A variety of diseases and conditions can affect the production of new RBCs and/or their survival, in addition to those conditions that may result in significant bleeding. These conditions may lead to a rise or drop in the number of RBCs and may affect the reticulocyte count.

Higher than normal percentage of reticulocytes: Acute or chronic bleeding (hemorrhage) or increased RBC destruction (hemolysis) can lead to fewer RBCs in the blood, resulting in anemia. The body compensates for this loss or to treatment of deficiency anemias (such as iron deficiency anemia or pernicious anemia) by increasing the rate of RBC production and by releasing RBCs sooner into the blood, before they become more mature. When this happens, the number and percentage of reticulocytes in the blood increases until a sufficient number of RBCs replaces those that were lost or until the production capacity of the bone marrow is reached.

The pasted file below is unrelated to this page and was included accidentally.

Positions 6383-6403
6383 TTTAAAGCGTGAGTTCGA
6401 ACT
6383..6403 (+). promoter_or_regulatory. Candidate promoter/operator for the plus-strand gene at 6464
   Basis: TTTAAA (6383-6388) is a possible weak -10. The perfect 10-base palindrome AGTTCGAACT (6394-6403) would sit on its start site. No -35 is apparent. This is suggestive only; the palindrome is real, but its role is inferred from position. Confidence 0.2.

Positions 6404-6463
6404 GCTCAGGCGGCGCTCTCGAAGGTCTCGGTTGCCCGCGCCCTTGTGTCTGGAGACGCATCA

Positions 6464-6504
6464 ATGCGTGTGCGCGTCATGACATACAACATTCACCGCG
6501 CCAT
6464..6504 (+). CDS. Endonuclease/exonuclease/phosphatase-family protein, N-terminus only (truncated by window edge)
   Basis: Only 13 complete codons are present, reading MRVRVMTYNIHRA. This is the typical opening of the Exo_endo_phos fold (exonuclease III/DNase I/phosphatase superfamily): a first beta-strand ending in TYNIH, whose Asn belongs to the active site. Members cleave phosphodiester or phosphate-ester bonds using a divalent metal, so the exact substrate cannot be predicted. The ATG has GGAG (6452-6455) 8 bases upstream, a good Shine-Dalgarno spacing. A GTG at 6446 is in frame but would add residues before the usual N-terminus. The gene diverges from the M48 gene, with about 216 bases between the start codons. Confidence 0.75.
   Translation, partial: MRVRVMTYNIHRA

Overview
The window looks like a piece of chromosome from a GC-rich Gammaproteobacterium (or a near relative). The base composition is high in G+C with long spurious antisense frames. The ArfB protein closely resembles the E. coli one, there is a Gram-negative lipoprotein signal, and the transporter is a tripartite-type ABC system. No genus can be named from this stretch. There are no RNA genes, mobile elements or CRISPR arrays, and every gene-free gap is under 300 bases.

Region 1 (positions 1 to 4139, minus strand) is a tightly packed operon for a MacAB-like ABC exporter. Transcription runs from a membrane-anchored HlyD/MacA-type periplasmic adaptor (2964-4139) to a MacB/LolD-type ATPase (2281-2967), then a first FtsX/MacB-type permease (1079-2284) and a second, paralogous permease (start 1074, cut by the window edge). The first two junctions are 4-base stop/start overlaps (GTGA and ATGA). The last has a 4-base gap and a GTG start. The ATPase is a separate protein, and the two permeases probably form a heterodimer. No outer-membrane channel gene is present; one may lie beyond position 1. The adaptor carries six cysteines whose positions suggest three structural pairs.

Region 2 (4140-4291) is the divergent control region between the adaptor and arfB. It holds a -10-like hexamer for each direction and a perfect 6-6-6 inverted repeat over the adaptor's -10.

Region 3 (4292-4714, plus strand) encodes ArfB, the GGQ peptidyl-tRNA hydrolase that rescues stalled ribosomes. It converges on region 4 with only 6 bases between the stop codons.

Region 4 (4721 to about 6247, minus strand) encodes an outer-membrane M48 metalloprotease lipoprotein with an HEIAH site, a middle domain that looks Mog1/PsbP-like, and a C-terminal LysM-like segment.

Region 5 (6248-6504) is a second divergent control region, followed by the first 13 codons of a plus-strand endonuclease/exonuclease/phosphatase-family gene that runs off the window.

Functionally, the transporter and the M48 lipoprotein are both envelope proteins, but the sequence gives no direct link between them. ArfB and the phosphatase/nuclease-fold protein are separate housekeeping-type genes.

Lower than normal percentage of reticulocytes: Decreased RBC production may occur when the bone marrow is not functioning normally. This can result from a bone marrow disorder such as aplastic anemia. Diminished production can also be due to other factors, for example, cirrhosis, kidney disease, radiation or chemotherapy treatments for cancer, a low level of the hormone erythropoietin, or deficiencies in certain nutrients such as iron, vitamin B12 or folate. Decreased production leads to fewer RBCs in circulation, decreased hemoglobin and oxygen-carrying capacity, a lower hematocrit, and a reduced number of reticulocytes as old RBCs are removed from the blood but not fully replaced.

Occasionally, both the reticulocyte count and the RBC count will be increased because of excess RBC production by the bone marrow. This may be due to an increased production of erythropoietin, disorders that cause chronic overproduction of RBCs (polycythemia vera), and cigarette smoking.

Some drugs may increase or decrease reticulocyte counts.